“You say ‘We gotta look on the bright side’ / I say ‘Well, maybe if you wanna go blind’
You say my eyes are getting too dark now / But boy, you ain’t ever seen my mind”
Take off those rose-colored glasses that proclaim 2007 was the best ever and wave goodbye to the past, because 2017 ain’t so bad when you’ve got an album like this. Unless you’ve actually hit rock bottom, you’ll have heard the news: Paramore are back, and they’ve ditched the heavier alt-rock sound for a refreshing take on alternative pop. And that’s the last thing I’m going to say about the past of this band; I could spend more than the allotted word count arguing with you about whether you think After Laughter is a natural progression or whether it sounds like Paramore or not, but that does a disservice to the album.
The truth is, After Laughter is Paramore. Pure and simple. It’s angsty, it’s sad, it’s sublime and brightly-hued, it’s everything they are, and everything they’re feeling, right now. It’s about letting the pain wash over you and embracing it; taking a long, hard look at the good and bad and downright shitty, and turning it into something beautiful. It’s 80s as fuck, unapologetically pop, and more powerful than ever before. It’s got growing pains and deep introspection about the what ifs and what’s nexts of life, in a brutal kind of honesty wrapped up in a happy tone with slightly defeated acceptance running underneath.
Powerhouse pop numbers like standout “Rose-Colored Boy” and “Grudges” will have you dancing your pain away, revelling in the sadness. “Fake Happy” starts off with a hollow, acoustic-led introduction, before the synths kick in and the whole song turns into a smooth 80s pop ballad with a huge, stadium-filling chorus. “I feel so fake happy / And I bet everybody here / Is just as insincere” is just a taste of all the honest and harsh truth on this record. Each observation and confession is delivered in huge, colorful anthems and stripped-bare heart-wrenching ballads, topped off with “No Friend” where mewithoutYou’s Aaron Weiss takes over for a track that would make Pete Wentz’s emo poetry days proud. “Reality will break your heart,” vocalist Hayley Williams croons on “26”, and she’s right—but listening to each track, you can hear the exquisite loveliness in that. Because bubblegum has to pop at some point; you can’t appreciate the best times of your life without going through the worst, you don’t realize who your true friends are ’til you hit Hard Times, you can’t get your heart broken if you’ve never loved.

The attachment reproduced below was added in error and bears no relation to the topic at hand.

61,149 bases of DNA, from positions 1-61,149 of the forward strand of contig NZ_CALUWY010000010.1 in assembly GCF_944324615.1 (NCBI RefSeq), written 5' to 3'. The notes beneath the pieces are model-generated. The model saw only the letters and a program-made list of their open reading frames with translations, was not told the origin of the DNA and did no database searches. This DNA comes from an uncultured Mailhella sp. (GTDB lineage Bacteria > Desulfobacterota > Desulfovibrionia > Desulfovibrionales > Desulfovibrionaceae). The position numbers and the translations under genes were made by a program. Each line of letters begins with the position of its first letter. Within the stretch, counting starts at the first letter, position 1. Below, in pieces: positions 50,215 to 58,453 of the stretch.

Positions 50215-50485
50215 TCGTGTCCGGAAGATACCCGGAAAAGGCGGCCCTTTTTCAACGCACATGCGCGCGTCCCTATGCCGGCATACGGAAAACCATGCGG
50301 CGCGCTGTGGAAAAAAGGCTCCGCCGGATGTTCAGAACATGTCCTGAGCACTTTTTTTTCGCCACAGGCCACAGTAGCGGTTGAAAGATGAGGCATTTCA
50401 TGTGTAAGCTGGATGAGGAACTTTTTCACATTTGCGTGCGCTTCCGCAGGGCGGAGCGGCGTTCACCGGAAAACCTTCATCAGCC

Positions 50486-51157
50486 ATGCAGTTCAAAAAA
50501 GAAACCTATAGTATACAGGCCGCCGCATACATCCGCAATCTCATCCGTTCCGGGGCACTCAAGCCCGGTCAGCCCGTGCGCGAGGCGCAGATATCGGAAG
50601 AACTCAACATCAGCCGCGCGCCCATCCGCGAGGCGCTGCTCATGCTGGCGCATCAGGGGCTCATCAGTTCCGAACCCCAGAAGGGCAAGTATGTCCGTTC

After Laughter is the album 2017 needs, but not what it deserves. Not yet, anyway. We could all take a note from Paramore’s new album and apply it to the way we see things: the first step to getting better is admitting what’s wrong, the next is to find the beauty in an imperfect world and celebrate it—because that’s what makes life worth living.
Buy it, Stream it, or Skip it: It’s Paramore. Why haven’t you bought it yet?